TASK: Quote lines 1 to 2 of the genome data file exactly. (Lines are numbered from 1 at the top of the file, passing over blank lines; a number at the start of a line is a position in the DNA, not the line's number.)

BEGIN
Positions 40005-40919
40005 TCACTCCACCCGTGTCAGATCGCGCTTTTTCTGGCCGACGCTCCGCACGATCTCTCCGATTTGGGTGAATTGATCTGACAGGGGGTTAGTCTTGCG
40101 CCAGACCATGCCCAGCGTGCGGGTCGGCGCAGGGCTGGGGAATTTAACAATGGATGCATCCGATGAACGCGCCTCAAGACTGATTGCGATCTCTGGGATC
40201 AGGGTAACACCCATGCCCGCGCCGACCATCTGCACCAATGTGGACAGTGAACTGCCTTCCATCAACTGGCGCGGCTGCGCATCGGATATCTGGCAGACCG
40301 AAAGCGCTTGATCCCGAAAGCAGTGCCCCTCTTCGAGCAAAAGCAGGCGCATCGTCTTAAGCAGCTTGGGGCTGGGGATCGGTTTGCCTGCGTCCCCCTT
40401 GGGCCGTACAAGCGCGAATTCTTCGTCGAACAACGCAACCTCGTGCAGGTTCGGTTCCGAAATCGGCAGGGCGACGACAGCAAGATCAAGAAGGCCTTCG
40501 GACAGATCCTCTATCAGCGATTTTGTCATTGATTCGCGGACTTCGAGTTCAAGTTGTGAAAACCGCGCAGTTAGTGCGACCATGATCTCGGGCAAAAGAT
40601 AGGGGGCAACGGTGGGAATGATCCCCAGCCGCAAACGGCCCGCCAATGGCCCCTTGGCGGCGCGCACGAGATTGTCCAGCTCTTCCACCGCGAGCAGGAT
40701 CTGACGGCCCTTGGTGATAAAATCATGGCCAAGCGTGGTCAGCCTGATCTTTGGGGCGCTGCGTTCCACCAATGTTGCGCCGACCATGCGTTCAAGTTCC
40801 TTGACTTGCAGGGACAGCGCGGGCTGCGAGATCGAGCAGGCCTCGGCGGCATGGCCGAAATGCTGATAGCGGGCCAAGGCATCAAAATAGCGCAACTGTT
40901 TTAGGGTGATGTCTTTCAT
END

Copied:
Positions 40005-40919
40005 TCACTCCACCCGTGTCAGATCGCGCTTTTTCTGGCCGACGCTCCGCACGATCTCTCCGATTTGGGTGAATTGATCTGACAGGGGGTTAGTCTTGCG